Two years ago Gabriele Ricciardi, an Italian software engineer, moved to the Netherlands to work at Thales. In Hengelo he has found his dream job.
I studied computer engineering at the University of Rome. After my graduation, I worked for an Italian company specialized in naval warfare. As an engineer, I was responsible for the combat management system on board of naval vessels with a specialization in integration and sea trials. This job offered me the opportunity to obtain work experience abroad, spending one year in Rome, six months in Lithuania and a year and a half in the United Arab Emirates.
I enjoyed the job, but my dream was to work for Thales, because Thales makes the best radar and combat management systems in the world. I searched the international vacancy database and found an opportunity as a software engineer at Thales’s processing department in the Netherlands. Specifically, I’m part of the Processing Platform Software team, which develops the radar platform, the operating system and the drivers.
We’re a small team of six colleagues. It’s a very nice team, with young as well as experienced colleagues. What I noticed is that everybody is very willing to help you and teach you things. Another fun aspect is that at the company we have many foreign colleagues. Many of them are Spanish. We like to hang out sometimes, have a drink or visit places together.
My team mostly researches future platform developments, with the help of open source technology. We are involved in many open source developments, such as research on a C OSGI framework, Apache Celix. Another research project we currently work on is called Inaetics, the goal of which is to define and demonstrate a dynamic, service-oriented reference architecture. It will address the requirements of time-critical systems in a broad range of domains by providing a single design and implementation space for all subsystems, irrespective of control strategy.
The business culture over here is completely different from that in Italy. There, things are very hierarchical. Here, people call each other by their first names, not by their surnames. And if you encounter a problem, you can go directly to your manager. I personally prefer this culture, perhaps because I am an engineer or just someone who likes to get straight to the point. The nice thing is that it applies to everyone, regardless of one’s position. You can simply tell your boss you don’t agree with something and he won’t be angry. It’s not rude, just honest. I also get the impression that the Dutch work to live, not live to work.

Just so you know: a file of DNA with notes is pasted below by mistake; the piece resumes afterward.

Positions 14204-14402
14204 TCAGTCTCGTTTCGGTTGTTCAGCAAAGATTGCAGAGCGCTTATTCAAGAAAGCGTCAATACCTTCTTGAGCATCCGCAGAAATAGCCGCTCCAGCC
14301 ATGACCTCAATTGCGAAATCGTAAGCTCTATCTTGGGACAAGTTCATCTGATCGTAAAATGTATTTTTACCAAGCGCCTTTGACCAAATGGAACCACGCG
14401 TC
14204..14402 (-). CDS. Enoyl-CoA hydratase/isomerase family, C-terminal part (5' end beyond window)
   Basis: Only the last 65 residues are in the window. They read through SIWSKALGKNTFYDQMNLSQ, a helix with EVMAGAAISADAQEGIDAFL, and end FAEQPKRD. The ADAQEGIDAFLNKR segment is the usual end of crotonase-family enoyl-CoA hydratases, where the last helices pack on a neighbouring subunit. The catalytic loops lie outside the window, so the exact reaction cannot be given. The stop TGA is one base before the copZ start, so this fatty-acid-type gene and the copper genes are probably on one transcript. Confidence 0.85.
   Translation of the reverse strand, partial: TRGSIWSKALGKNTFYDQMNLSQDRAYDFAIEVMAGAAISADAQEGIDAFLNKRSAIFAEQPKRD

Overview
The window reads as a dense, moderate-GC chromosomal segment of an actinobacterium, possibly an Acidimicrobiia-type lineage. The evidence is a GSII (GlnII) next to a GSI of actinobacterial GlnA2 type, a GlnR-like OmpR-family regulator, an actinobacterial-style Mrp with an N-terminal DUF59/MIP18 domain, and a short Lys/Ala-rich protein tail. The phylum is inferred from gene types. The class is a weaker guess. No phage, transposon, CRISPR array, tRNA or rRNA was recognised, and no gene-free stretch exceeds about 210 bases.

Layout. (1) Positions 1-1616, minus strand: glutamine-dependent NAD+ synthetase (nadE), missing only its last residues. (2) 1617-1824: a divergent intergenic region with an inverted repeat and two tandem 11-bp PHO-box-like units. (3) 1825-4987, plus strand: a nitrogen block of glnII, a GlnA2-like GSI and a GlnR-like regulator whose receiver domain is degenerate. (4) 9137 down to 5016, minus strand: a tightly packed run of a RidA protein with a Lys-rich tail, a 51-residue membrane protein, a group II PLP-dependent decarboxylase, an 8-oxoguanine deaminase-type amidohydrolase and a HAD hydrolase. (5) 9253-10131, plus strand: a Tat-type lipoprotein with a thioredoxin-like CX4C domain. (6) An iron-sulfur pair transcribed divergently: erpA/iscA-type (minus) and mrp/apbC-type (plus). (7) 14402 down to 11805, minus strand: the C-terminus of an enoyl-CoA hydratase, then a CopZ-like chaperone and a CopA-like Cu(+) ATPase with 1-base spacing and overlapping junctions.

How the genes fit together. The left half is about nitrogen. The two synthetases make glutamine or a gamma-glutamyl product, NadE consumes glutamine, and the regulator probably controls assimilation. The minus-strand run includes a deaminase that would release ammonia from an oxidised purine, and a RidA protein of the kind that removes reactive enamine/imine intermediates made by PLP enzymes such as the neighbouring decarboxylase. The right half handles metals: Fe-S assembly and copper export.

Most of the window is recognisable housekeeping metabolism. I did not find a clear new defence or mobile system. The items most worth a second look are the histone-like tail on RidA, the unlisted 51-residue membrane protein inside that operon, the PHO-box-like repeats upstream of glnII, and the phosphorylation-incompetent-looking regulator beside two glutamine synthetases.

At Thales, we spend a lot of time planning our activities, for example using the Scrum method. This method provides an overview and control of our projects and makes sure we have a private life after work. In Rome, things were different, less organized, and we had to work long and hard. Besides that, the traffic in Rome was a disaster. I used to spend two and a half hours in my car each day. Now that I live in Hengelo, it takes me less than ten minutes to get to the office on bike. I bought the bicycle as soon as the second weekend after my arrival. It seemed a necessity, because everybody asked me if I already had one. Cycling is nice – you exercise and it helps your clear your mind when you go home after work.
I’m also glad all Dutch people speak English so well. It’s quite easy to get in touch with local people. In my opinion, Rome is only nice as a tourist. Daily life is crazy. I think Dutch people would turn mad if they lived there.
Today, I work on our Inaetics research project. We have our weekly conference call with our partner company Luminis to discuss implementation, architectural solutions and progress. What they do in Java, we do more or less in C. Afterwards, we have our daily stand-up meeting with the team: in ten to fifteen minutes, every member of the team describes what he has done the past day. He or she tries to explain if there were any difficulties, so we can solve them together as a team. These daily meetings really help to complete your tasks on time.